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Malcolm Kemp

Durufle Fugue On The Carillon Des Heures...

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This piece is in 6/8 time yet the metromone marking is (undotted) crotchet equals 100. I tend to feel that dotted crotchet equals 100 goes better with the marking of Allegro Moderato yet I like the slower tempo (equating roughly to dotted crotchet equals approx 67. Probably I am happiest with a midway compromise. I know it is easy to follow what others do on recordings and I know you should take into account the building and the instrument but I whould be interested to hear what other Board members think. Is there a misprint?

 

Thanks

 

Malcolm

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I may be way off the mark here, but I think John Scott's recording of the piece at St Paul's is nearer 100 dotted crotchets pm than 67, even in so resonant a building as that. Haven't listened to the piece for while, however.

 

Henry

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This piece is in 6/8 time yet the metromone marking is (undotted) crotchet equals 100. I tend to feel that dotted crotchet equals 100 goes better with the marking of Allegro Moderato yet I like the slower tempo (equating roughly to dotted crotchet equals approx 67. Probably I am happiest with a midway compromise. I know it is easy to follow what others do on recordings and I know you should take into account the building and the instrument but I whould be interested to hear what other Board members think. Is there a misprint?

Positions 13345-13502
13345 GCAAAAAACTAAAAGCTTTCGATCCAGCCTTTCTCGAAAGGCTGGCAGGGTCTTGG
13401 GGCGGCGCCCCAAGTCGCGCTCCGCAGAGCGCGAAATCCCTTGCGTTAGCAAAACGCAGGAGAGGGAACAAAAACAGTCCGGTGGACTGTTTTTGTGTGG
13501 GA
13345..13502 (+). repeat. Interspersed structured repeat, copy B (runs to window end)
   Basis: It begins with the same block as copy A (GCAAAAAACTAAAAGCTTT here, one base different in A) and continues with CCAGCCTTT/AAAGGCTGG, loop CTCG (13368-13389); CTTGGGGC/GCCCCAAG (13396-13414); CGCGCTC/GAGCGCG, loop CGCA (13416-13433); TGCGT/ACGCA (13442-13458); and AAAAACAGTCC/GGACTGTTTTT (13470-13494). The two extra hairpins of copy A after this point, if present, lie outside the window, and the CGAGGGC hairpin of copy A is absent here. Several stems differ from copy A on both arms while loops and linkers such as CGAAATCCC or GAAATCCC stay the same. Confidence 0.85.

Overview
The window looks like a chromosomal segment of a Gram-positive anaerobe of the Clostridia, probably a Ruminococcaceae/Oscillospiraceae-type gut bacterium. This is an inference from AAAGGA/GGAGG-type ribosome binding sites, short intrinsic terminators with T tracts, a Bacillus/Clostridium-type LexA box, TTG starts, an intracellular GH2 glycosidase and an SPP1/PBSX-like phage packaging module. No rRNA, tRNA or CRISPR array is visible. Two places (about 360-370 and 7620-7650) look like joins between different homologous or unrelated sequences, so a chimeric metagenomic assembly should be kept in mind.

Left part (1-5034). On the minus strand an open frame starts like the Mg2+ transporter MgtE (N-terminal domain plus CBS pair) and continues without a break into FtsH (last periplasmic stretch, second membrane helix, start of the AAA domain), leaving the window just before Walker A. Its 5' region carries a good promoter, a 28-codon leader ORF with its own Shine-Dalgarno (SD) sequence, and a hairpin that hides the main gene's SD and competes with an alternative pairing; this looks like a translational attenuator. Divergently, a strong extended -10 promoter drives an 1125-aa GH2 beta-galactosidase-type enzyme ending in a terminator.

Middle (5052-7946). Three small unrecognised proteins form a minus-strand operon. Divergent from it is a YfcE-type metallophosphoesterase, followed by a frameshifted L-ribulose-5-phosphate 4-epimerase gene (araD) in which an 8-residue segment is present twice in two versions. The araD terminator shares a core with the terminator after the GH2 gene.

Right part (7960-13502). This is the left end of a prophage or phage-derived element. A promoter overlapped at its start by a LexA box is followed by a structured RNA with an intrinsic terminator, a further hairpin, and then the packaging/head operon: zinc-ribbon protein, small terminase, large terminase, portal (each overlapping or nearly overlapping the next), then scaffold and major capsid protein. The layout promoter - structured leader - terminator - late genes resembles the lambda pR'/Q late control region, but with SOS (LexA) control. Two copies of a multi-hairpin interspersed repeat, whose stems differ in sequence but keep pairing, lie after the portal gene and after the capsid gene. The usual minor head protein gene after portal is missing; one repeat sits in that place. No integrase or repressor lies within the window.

Thanks

 

Malcolm

Having visited Soissons and heard the actual carillon I think dotted quarter=67 is a bit on the fast side.

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Absolutely! There's a recording of the Soissons carillon on Wikipedia though sadly in a rather obscure file format.

 

I like the fugue best at about dotted crotchet=90 - maybe a little faster, but to my ears, 100 doesn't give it enough space to breathe.

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Thanks you all the interesting comments above. As a matter of interest, does anyone know whether the theme played by the bells (the fugue subject) is orginal or whether it comes from a pre-existent melody, perhaps a French hymn tune or song? I've been unable to establish this from any other source and I tend to agree with James Frazier's book on Durufle that the edition of the fugue currently available is not terribly helpful or erudite.

 

Malcolm

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